Archives for posts with tag: weight loss

First off, I just want to say I completed my first Tough Mudder last weekend at Mount Snow in Vermont. It was ahhhsaaamm. Who doesn’t like jumping into ice baths and being voluntarily electrocuted?? Riddle me that.

My roommates and I right before jumping in the “Arctic Enema”

Also, I just want everyone to know that I rarely, if EVER run. You don’t have to run to be in good cardiovascular shape. Burpees and sled pushes anyone??

Totally candid. I flex randomly..

And in case you were wondering, my back held up well!

ANYWHO, let’s get to the more important stuff… fixing your DIET….

So say you had no job, no children, no stress, and all you had to focus on was planning your meals and workouts. You’d probably be pretty damn happy with the way you looked right?

Unfortunately, that’s not how life works. You have a job, you might have kids, and you most definitely have some kind of stress. Some weeks, work is just crazy, the kids have 15 activities you have to chauffeur them to, you have bills to pay, and what’s for dinner is the last thing on your mind. Next thing you know you’ve just housed a big mac and fries without even realizing you were eating.

Okay well I hope you know enough that there are healthier fast food options, but that’s besides the point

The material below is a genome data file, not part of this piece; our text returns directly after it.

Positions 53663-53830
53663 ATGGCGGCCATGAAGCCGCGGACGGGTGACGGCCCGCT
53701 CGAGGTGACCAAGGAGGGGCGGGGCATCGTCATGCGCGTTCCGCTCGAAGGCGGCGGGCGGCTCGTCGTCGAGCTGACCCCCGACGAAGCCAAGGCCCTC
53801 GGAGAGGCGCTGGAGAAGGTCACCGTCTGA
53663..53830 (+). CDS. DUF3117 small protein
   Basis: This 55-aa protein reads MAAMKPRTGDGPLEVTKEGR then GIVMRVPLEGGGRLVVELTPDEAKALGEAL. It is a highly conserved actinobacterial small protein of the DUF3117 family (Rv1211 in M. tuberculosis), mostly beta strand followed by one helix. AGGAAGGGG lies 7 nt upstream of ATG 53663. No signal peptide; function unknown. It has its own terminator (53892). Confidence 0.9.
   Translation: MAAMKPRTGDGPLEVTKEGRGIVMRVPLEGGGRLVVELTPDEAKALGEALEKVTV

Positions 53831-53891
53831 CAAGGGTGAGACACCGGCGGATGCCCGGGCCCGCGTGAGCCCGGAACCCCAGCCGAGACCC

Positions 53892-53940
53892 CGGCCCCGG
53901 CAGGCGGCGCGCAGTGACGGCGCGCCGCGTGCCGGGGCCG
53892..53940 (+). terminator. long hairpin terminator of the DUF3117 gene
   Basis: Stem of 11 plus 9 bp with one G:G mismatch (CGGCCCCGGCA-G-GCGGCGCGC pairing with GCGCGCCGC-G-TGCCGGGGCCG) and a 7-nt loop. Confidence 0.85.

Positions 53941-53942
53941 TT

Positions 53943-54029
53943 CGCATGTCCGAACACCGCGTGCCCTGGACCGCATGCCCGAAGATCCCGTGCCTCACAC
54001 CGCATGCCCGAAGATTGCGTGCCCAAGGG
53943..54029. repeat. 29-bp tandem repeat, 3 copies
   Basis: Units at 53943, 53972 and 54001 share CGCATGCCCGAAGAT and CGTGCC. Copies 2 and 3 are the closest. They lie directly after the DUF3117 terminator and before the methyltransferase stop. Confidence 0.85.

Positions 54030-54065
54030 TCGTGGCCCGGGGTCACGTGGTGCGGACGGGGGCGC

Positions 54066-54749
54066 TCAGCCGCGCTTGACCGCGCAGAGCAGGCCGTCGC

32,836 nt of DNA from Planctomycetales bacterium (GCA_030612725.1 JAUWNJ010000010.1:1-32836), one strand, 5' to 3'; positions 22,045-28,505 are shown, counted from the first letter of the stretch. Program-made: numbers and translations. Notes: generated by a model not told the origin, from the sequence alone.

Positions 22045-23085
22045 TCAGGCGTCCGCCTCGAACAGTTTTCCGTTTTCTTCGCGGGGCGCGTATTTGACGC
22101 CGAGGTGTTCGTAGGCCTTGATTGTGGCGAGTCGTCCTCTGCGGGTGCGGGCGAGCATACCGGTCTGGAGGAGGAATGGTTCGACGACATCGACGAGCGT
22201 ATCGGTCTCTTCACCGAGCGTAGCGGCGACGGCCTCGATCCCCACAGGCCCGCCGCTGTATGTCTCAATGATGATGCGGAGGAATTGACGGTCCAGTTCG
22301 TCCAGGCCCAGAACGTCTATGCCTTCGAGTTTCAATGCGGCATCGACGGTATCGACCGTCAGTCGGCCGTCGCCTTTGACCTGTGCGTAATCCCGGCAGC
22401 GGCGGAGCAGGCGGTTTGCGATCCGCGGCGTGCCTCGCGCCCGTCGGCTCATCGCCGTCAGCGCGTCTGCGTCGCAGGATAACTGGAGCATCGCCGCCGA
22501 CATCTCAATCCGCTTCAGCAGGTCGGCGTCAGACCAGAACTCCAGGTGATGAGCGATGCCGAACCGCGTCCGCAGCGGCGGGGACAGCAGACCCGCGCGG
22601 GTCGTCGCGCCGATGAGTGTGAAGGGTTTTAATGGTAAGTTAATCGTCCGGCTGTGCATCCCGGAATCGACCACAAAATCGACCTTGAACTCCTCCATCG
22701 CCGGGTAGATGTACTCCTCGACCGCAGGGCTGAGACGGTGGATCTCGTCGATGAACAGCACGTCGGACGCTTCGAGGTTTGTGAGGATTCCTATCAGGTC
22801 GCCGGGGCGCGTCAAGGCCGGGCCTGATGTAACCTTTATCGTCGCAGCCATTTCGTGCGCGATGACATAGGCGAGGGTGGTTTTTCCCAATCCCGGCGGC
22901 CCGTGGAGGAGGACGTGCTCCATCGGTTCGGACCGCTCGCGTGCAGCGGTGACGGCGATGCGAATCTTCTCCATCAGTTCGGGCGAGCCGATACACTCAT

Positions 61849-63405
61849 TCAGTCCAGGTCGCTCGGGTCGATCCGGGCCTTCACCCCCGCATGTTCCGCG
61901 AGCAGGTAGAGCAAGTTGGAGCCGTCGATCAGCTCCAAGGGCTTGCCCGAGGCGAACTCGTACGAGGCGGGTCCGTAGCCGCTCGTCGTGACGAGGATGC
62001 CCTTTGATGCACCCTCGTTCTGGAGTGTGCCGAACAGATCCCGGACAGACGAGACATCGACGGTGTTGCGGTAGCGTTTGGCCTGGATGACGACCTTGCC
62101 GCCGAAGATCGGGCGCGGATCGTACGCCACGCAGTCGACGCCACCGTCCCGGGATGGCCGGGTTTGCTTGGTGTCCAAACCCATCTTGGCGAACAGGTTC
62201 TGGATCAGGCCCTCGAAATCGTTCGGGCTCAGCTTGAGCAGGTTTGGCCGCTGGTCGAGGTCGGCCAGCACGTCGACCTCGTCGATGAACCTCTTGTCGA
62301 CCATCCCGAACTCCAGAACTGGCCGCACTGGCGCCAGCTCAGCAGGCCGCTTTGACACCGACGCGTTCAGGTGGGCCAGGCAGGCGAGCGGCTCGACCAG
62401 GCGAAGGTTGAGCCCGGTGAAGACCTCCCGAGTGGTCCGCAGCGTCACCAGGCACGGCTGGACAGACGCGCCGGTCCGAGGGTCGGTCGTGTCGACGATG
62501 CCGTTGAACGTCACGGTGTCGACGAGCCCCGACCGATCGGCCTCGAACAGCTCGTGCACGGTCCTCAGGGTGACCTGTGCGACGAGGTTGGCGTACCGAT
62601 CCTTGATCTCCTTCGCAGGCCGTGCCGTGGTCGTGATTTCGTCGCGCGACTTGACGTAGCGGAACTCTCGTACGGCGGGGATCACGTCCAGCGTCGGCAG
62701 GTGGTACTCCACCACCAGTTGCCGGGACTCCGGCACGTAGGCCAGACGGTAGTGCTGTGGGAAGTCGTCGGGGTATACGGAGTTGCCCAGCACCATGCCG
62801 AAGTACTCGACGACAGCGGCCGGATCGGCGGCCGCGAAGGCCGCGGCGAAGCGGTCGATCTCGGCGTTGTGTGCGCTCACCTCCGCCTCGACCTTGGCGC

That’s healthy, right?

Anyway, I want to give you some of my basic guidelines that can be very easily made into a LIFESTYLE that you eventually won’t even have to think about. And notice how I say guidelines and not rules. You need to be flexible; some of these might work for you and some of them may not. You should try coming up with your own guidelines that work for you make you feel best.

1. Start with a food journal.
This idea is nothing new. Sometimes you don’t even realize what or how much you’re actually eating until its written and staring you in the face. The key is NOT change your diet during this time and record what you typically eat.  Start with two week days and one weekend day. Record EVERYTHING that goes in your mouth; water and liquids included.

2. Highlight in different colors your carbs, protein, veggies and water.

Look at your ratios. The typical diet will have a terribly off proportion of carbs to protein. Realistically, I like my clients to aim for a 1:1 ratio.

3. Fix your ratio.

Slowly. You can’t do a complete overhaul of your diet because that’s just setting yourself up for failure. You have to start slow. Delete 1 carb and add 1 protein. Veggies and fruit should be highlighted 5-10 times. If its less than that, you need to add some veggies.

4.  Fix your portions. 

A)  Share it. This can be as simple as ordering 1 entree and splitting it with a companion.

B)  Save it. One of my clients asked me how to deal with waiters that are constantly asking if everything’s okay because you’re not finishing your meal. This is my answer: ask for a to-go box before your meal comes and put 1/3-1/2 of your meal in it BEFORE you start eating. When you’ve cleaned your plate, you’ve now gotten your over-zealous waiter off your back, left overs for tomorrow, and the fantastic feeling of self control and accomplishment. You CAN be satisfied with less food; focus on quality over quantity. Your taste buds and waistline will thank you.

C) Toss it. Seriously- you need to get out of the mentality that you have to clean your plate. You’re not saving any children in Africa… you’re only harming yourself. Toss it if you don’t have the ability to share, save or make/order smaller portions.